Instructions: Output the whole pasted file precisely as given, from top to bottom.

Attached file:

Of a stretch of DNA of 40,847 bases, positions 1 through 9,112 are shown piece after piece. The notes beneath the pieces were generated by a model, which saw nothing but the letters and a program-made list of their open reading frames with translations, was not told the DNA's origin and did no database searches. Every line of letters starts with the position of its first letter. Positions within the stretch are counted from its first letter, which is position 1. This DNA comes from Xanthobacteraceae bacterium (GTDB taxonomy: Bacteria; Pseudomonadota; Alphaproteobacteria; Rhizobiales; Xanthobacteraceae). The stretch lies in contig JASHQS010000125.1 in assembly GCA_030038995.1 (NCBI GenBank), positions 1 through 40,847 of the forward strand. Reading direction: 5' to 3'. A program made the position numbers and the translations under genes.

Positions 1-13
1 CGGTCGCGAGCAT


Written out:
Of a stretch of DNA of 40,847 bases, positions 1 through 9,112 are shown piece after piece. The notes beneath the pieces were generated by a model, which saw nothing but the letters and a program-made list of their open reading frames with translations, was not told the DNA's origin and did no database searches. Every line of letters starts with the position of its first letter. Positions within the stretch are counted from its first letter, which is position 1. This DNA comes from Xanthobacteraceae bacterium (GTDB taxonomy: Bacteria; Pseudomonadota; Alphaproteobacteria; Rhizobiales; Xanthobacteraceae). The stretch lies in contig JASHQS010000125.1 in assembly GCA_030038995.1 (NCBI GenBank), positions 1 through 40,847 of the forward strand. Reading direction: 5' to 3'. A program made the position numbers and the translations under genes.

Positions 1-13
1 CGGTCGCGAGCAT